The burial chamber beneath the Pyramid of Menkaure at Giza, in Egypt. In the 19th century, Howard Vyse discovered an empty basalt sarcophagus in this room and also a damaged wooden coffin nearby that had the name of Menkaure inscribed on it.
A mysterious hidden corridor buried deep inside Egypt’s Great Pyramid of Giza has been seen for the first time.
Scientists discovered the passageway in 2016 but did not want to damage the 4,500-year-old monument to gain access to it, so embarked on a years-long project to take a sneak peak at the secrets the cavity might hold.
Using an endoscopic camera and a technique called cosmic-ray muon radiography, experts were able to map the corridor for the first time and confirm that it is 30ft (9m) long and 7ft (2.1m) wide.
They also said it was likely designed to help redistribute the pyramid’s weight around the entrance or another as yet undiscovered chamber.
The 479ft-tall (146m) pyramid, which was built as royal burial chambers around 2560 BC, is the only one of the Seven Wonders of the Ancient World still standing.
Intriguing: A mysterious hidden corridor (pictured) buried deep inside Egypt’s Great Pyramid of Giza has been mapped in detail for the first time
Intriguing: A mysterious hidden corridor buried deep inside Egypt’s Great Pyramid of Giza has been mapped in detail for the first time
It was likely built to relieve the weight of the pyramid on either the main entrance, 22 feet (7 metres) below, or on another as yet undiscovered chamber or space, according to Mostafa Waziri, head of Egypt’s Supreme Council of Antiquities.
‘We’re going to continue our scanning so we will see what we can do … to figure out what we can find out beneath it, or just by the end of this corridor,’ he told reporters after a press conference in front of the pyramid.
Five rooms atop the king’s burial chamber in another part of the pyramid are also thought to have been built to redistribute the weight of the massive structure.
It was possible the pharaoh had more than one burial chamber, Waziri added.
Scientists detected the corridor through cosmic-ray muon radiography, before retrieving images of it by feeding a 6mm-thick endoscope through a tiny joint in the pyramid’s stones.
Scientists discovered the passageway in 2016 but did not want to damage the 4,500-year-old monument to gain access to it, so embarked on a years-long project to take a sneak peak at the secrets the cavity might hold by using an endoscopic camera
Officials announced the finding today and said the unfinished corridor (pictured), which is behind the main entrance, could contribute to knowledge about the pyramid’s construction
‘Primitive machine’ within Great Pyramid of Giza reconstructed Loaded: 0%Progress: 0%0:00PreviousPlaySkipMute Current Time0:00/Duration Time1:35FullscreenNeed Text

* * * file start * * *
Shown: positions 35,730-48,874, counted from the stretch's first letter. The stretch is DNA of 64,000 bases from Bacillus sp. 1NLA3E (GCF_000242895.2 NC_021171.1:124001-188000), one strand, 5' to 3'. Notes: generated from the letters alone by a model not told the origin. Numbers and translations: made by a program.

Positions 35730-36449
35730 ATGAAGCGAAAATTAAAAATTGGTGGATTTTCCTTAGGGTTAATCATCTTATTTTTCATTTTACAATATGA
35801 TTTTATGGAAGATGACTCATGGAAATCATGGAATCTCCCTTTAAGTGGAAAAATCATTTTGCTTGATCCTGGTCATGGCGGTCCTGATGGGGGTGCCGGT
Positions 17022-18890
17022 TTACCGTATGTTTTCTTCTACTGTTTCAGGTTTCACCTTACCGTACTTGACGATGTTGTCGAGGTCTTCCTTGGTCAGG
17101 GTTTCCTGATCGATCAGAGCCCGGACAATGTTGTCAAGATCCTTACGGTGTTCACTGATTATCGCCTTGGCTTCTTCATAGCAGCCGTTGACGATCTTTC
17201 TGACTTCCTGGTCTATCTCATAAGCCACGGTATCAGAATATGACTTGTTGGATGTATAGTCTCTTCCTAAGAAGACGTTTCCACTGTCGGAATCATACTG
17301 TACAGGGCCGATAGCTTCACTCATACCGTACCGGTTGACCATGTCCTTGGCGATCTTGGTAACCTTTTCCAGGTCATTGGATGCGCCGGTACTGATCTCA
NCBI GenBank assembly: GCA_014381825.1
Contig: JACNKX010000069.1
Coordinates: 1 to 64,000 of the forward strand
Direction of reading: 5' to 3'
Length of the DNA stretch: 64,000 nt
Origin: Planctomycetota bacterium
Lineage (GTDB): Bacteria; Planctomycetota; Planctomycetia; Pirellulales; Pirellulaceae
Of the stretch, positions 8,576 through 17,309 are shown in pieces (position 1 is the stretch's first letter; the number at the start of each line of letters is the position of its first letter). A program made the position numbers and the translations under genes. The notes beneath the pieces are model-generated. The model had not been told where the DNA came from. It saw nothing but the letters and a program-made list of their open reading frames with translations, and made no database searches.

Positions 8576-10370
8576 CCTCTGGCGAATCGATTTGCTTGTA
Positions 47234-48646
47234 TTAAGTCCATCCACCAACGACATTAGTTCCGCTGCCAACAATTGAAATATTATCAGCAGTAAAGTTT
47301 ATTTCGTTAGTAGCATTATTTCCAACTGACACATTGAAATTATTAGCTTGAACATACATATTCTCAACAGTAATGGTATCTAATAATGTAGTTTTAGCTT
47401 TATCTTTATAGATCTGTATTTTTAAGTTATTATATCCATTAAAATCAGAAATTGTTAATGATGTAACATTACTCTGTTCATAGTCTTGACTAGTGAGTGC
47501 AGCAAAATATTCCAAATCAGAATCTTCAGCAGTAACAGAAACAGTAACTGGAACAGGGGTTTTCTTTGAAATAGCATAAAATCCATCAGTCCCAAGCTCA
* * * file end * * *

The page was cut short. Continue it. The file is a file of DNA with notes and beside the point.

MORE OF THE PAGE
The cosmic-ray muon radiography, which was developed by experts at the University of Nagoya, Japan, tracked the level of radiation passing through the pyramid walls.
Once the technique had given the researchers a clear map of the corridor, they sensed an opportunity to use a small camera similar to those used in medical procedures.
‘We realised that it was so close to the surface that an endoscopy was possible,’ said Sébastien Procureur, of the University of Paris-Saclay in France.
He added: ‘It’s a controversial opinion, but I’m relieved the cavity was empty. I wouldn’t have liked to participate in opening a tomb.’
The discovery was made under the Scan Pyramids project, which for the past seven years has been using non-invasive technology including infrared thermography, 3D simulations and endoscopes to peer inside the structure.
Further details have been revealed in the journal Nature Communications.
For more than 4,500 years, Egypt’s pyramids have kept their secrets hidden deep within the labyrinth of passages and chambers that lie inside their towering stone structures.
But the long-running row over whether the Great Pyramid of Giza is hiding a network of previously undiscovered tunnels behind its stone walls has now been answered.
The researchers confirmed the find using cosmic particles known as muons to scan the Great Pyramid of Giza.
They used the scans to create maps to reveal the internal structure of the 479 feet (146m) high pyramid.
Last year thermal scanning identified a major anomaly in the Great Pyramid, the largest and oldest of the pyramids at Giza and one of the seven Wonders of the Ancient World.
Those scans identified three adjacent stones at its base which registered higher temperatures than others.
The Egyptian Museum in Cairo on Thursday began putting on display the country’s oldest papyruses, which date back 4,500 years, detailing the daily life of the pyramid-builders.
Scan the Pyramid project uncovering secrets of Egypt’s wonders Loaded: 0%Progress: 0%0:00PreviousPlaySkipMute Current Time0:00/Duration Time5:36FullscreenNeed Text
This led to theories that they may be hiding a secret chamber that had yet to be discovered.
A team of experts then set up the ScanPyramid’s project to use muons, tiny subatomic particle that are typically produced by cosmic rays smash into atoms on Earth, to peer through the Pyramid’s huge stone blocks, some of which weight up to 15 tons.
Dr Hawass has in the past been sceptical of the usefulness of conducting such scans.
He recently clashed publicly with British Egyptologists over their theory that a secret burial chamber may be hidden behind the walls of Tutankhamun’s tomb in his pyramid in the Valley of the Kings.
Scientists have been using a muon detecting machine (pictured) to scan the internal structure of the Great Pyramid of Giza